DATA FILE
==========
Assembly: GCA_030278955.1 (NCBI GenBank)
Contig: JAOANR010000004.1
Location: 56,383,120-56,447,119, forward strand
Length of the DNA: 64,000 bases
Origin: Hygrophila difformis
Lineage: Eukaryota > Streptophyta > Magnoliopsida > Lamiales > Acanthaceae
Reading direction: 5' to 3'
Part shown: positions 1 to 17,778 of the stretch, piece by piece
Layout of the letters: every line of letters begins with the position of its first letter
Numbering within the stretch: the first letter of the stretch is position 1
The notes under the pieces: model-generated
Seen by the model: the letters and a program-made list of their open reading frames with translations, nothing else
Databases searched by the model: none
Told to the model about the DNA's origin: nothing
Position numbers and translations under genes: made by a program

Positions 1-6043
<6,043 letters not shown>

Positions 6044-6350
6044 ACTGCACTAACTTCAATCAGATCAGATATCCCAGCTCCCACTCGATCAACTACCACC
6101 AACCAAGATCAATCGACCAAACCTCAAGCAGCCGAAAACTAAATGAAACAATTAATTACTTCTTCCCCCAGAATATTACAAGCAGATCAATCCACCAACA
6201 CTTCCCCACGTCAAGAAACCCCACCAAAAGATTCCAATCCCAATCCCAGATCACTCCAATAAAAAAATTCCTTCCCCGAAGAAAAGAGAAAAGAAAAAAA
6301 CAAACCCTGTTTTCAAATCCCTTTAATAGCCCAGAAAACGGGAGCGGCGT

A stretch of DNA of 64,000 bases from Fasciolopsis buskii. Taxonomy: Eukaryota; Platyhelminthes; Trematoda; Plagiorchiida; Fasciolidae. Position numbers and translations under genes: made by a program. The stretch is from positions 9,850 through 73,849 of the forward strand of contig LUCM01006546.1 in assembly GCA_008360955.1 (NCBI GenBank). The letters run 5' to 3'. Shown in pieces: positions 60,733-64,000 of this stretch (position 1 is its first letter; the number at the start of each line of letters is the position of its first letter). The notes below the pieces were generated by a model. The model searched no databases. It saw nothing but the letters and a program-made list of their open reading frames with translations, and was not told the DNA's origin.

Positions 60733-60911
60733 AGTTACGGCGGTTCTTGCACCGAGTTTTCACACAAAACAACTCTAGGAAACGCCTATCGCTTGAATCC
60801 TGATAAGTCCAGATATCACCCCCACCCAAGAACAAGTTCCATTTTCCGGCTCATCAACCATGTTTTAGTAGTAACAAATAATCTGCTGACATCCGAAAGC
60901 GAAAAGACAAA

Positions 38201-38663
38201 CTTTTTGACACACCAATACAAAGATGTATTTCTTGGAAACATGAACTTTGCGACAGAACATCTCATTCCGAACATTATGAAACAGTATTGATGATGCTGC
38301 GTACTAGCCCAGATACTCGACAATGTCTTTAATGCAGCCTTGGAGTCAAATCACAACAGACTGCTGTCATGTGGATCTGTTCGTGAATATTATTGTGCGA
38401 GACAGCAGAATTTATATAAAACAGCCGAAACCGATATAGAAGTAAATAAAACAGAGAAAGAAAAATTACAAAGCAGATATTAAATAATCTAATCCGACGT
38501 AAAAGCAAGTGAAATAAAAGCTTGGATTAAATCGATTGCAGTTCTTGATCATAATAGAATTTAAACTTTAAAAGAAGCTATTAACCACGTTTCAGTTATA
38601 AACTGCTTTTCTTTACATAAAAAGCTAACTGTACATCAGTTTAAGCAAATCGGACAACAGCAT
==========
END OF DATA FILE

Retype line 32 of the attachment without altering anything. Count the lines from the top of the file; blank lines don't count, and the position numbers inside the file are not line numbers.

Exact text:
38501 AAAAGCAAGTGAAATAAAAGCTTGGATTAAATCGATTGCAGTTCTTGATCATAATAGAATTTAAACTTTAAAAGAAGCTATTAACCACGTTTCAGTTATA